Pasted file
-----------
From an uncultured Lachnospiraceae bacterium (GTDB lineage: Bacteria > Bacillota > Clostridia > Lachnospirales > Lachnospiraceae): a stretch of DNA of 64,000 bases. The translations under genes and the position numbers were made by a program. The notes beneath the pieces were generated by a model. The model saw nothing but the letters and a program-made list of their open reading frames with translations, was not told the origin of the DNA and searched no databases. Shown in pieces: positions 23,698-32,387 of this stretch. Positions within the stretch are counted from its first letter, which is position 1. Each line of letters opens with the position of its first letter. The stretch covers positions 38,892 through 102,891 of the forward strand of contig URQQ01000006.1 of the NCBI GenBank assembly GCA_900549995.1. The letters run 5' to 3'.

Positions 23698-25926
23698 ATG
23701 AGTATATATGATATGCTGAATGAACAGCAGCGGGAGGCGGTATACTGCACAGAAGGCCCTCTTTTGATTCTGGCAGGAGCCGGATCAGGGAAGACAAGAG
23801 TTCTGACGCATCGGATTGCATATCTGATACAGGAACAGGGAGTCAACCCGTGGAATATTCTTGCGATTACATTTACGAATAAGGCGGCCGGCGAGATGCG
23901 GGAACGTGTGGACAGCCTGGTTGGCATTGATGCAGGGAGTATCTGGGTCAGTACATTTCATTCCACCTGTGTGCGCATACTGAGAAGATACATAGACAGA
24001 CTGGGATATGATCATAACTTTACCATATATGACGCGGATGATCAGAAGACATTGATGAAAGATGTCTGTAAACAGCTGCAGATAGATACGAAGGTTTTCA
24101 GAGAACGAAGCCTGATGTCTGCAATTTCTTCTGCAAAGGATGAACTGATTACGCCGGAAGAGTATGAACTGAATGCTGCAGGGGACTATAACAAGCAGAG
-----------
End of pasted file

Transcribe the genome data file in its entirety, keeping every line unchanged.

From an uncultured Lachnospiraceae bacterium (GTDB lineage: Bacteria > Bacillota > Clostridia > Lachnospirales > Lachnospiraceae): a stretch of DNA of 64,000 bases. The translations under genes and the position numbers were made by a program. The notes beneath the pieces were generated by a model. The model saw nothing but the letters and a program-made list of their open reading frames with translations, was not told the origin of the DNA and searched no databases. Shown in pieces: positions 23,698-32,387 of this stretch. Positions within the stretch are counted from its first letter, which is position 1. Each line of letters opens with the position of its first letter. The stretch covers positions 38,892 through 102,891 of the forward strand of contig URQQ01000006.1 of the NCBI GenBank assembly GCA_900549995.1. The letters run 5' to 3'.

Positions 23698-25926
23698 ATG
23701 AGTATATATGATATGCTGAATGAACAGCAGCGGGAGGCGGTATACTGCACAGAAGGCCCTCTTTTGATTCTGGCAGGAGCCGGATCAGGGAAGACAAGAG
23801 TTCTGACGCATCGGATTGCATATCTGATACAGGAACAGGGAGTCAACCCGTGGAATATTCTTGCGATTACATTTACGAATAAGGCGGCCGGCGAGATGCG
23901 GGAACGTGTGGACAGCCTGGTTGGCATTGATGCAGGGAGTATCTGGGTCAGTACATTTCATTCCACCTGTGTGCGCATACTGAGAAGATACATAGACAGA
24001 CTGGGATATGATCATAACTTTACCATATATGACGCGGATGATCAGAAGACATTGATGAAAGATGTCTGTAAACAGCTGCAGATAGATACGAAGGTTTTCA
24101 GAGAACGAAGCCTGATGTCTGCAATTTCTTCTGCAAAGGATGAACTGATTACGCCGGAAGAGTATGAACTGAATGCTGCAGGGGACTATAACAAGCAGAG